For nearly a decade the people of Gaza have lived in increasingly inhuman conditions caused by Israeli and Egyptian blockades, outbursts of war with Israel, and by a Hamas government with little regard for human rights. Nearly two million people, two-thirds of them refugees, are in desperate need of breaking the chains of the political equivalent of solitary confinement and a vicious cycle of violence.
In the aftermath of the 2014 war with Israel, that claimed more than 2100 Palestinians lives and sowed destruction across this tiny strip, more than $3.5 billion were pledged by donor countries from within the region and from the wider international community –a third of this money is yet to be paid. Yet, the main obstacle to any change of fortune in Gaza is the punitive access policy, which prevents movement of people, goods and capital in and out of this tiny and isolated piece of territory.
It is ironic that senior Israeli political and security leaders became the proponents of easing the pressure off Gaza. Notwithstanding their constant uncompromising and menacing language, there is a growing recognition among them that inflicting unremittent misery on the Gazan population is counterproductive to Israeli interests. Defence Minister Moshe Ya’alon was quoted, for instance, as saying that it was not in Israel’s interest for the people in Gaza to live without dignity. He acknowledged that they paid a heavy price, but now it is in Israel’s self-interest to allow them to revive their economy.
Regrettably, there is still a massive gap between the views expressed above, of the need to bring normality to the lives of the people in Gaza, and the translation of this into facts on the ground. The recognition that when despair instead of hope takes hold of a society, the only outcome is radicalsation and perpetual conflict, has not resulted in a profound change in Israeli policies.
As is the case of the general attitude toward the Palestinians, the Israeli government’s policy toward Gaza is incoherent and lacks sophistication and complexityYossi Mekelberg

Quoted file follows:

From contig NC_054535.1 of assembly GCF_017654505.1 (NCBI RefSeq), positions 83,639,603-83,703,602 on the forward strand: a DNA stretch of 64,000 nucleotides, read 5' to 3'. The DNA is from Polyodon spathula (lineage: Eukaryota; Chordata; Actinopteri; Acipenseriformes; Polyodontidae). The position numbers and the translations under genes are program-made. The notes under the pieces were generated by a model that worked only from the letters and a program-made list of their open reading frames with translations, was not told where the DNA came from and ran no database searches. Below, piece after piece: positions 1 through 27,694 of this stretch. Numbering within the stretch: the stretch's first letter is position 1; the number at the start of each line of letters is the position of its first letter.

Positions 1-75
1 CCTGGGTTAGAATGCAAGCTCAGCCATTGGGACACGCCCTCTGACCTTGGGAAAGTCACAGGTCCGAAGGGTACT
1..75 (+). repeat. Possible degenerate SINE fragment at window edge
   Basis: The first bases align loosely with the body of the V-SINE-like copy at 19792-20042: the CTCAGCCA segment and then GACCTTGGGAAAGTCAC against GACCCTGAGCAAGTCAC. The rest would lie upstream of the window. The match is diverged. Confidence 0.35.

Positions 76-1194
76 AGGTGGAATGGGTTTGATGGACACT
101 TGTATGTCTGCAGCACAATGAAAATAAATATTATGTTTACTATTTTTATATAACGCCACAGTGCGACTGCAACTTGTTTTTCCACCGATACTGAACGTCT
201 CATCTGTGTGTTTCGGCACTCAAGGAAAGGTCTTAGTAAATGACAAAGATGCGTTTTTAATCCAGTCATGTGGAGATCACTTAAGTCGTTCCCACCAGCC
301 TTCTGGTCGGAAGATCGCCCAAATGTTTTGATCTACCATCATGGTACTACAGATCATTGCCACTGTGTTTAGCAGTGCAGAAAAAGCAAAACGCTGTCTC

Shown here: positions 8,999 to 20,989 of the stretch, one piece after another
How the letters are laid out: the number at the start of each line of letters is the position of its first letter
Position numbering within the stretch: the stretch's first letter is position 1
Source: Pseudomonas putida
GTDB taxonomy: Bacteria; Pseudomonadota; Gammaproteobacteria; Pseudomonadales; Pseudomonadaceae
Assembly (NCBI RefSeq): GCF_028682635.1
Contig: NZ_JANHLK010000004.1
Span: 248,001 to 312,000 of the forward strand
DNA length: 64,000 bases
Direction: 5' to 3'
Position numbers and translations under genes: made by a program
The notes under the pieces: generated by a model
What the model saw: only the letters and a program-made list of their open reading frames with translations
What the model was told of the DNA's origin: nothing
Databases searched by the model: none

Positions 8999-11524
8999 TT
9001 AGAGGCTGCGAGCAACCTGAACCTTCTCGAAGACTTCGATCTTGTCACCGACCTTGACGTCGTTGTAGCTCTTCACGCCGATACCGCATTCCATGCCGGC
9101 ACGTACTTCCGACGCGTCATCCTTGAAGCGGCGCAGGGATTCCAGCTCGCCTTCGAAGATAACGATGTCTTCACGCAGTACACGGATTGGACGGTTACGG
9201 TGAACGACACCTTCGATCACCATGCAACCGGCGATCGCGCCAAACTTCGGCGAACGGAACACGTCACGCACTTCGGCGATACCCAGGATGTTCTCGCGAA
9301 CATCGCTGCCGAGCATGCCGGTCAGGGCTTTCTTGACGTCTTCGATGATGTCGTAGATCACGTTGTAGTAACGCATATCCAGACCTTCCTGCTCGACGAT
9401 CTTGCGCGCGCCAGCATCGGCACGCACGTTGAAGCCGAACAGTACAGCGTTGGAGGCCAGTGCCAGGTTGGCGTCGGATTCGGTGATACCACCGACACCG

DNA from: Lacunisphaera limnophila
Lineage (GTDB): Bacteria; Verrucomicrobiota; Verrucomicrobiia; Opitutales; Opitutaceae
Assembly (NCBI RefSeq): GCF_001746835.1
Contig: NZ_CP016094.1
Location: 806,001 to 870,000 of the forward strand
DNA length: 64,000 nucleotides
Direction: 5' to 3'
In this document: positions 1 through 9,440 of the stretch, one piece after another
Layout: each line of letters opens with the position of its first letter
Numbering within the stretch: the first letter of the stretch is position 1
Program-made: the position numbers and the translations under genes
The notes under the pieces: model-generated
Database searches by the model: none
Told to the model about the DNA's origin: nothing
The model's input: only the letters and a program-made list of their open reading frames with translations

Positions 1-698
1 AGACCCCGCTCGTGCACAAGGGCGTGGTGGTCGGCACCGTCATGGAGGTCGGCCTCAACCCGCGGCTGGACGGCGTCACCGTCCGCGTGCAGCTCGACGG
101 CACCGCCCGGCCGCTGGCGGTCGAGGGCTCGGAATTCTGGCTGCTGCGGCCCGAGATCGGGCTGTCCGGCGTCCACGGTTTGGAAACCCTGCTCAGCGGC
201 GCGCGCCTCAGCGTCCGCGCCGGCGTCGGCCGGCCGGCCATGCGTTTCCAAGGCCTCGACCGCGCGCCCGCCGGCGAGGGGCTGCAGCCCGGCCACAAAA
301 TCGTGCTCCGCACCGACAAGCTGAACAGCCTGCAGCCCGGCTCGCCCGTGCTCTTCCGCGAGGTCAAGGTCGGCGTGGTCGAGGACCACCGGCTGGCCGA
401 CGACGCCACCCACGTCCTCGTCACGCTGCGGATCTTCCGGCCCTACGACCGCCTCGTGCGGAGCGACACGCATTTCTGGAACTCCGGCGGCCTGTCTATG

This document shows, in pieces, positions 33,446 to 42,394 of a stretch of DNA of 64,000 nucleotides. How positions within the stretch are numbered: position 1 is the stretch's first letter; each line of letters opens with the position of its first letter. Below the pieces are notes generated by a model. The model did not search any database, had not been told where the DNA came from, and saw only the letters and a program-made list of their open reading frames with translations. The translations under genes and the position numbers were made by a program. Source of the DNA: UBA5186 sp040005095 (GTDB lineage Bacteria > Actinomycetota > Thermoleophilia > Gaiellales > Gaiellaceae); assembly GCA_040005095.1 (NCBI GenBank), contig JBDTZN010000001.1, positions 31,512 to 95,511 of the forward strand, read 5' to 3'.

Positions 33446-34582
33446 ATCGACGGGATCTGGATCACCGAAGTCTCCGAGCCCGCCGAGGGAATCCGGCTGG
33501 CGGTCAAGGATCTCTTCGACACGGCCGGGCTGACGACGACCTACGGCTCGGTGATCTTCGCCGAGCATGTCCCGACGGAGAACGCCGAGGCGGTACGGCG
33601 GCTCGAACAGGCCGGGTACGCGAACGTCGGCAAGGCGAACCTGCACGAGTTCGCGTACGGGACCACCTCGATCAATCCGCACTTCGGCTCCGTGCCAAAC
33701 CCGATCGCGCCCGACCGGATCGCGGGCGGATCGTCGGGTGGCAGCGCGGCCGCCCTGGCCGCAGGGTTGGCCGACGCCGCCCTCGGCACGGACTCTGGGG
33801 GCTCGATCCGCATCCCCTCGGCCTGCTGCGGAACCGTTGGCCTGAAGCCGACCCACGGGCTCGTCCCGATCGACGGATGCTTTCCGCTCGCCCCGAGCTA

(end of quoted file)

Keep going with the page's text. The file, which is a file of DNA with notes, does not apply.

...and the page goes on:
Two recent reports by the Israeli human rights NGO, Gisha (Access), highlight with surgical precision that Israeli policies, despite some improvements, still strangle Gaza’s economy and badly harm its civil society. The organisation, whose goal for more than a decade has been the protection of Palestinians’ freedom of movement, especially Gaza residents, rightly contends that the changes are mainly symbolic.
The prohibitions set by Israel on movement of people and goods range from incomprehensible to inexcusable and sheer arbitrary. Preventing visits of ailing family members or receiving of medical treatment is inhumane. Barring Gazan marathon runners from participating in a competition in Bethlehem, or children from attending a music camp in the West Bank is pathetic, and no security excuse can justify it.
To be sure, there was a significant increase in 2015 of travel permission for people and trade in and out of Gaza through the Erez and Kerem Shalom Crossings, in comparison to the two previous years. However, this is almost insignificant considering the real need for the reconstruction and development of the place. The more pertinent benchmark would the pre 2000 Second Intifada figures. In 2015, a monthly average of less than 15,000 exits by Palestinians was recorded, more than double than that of 2014.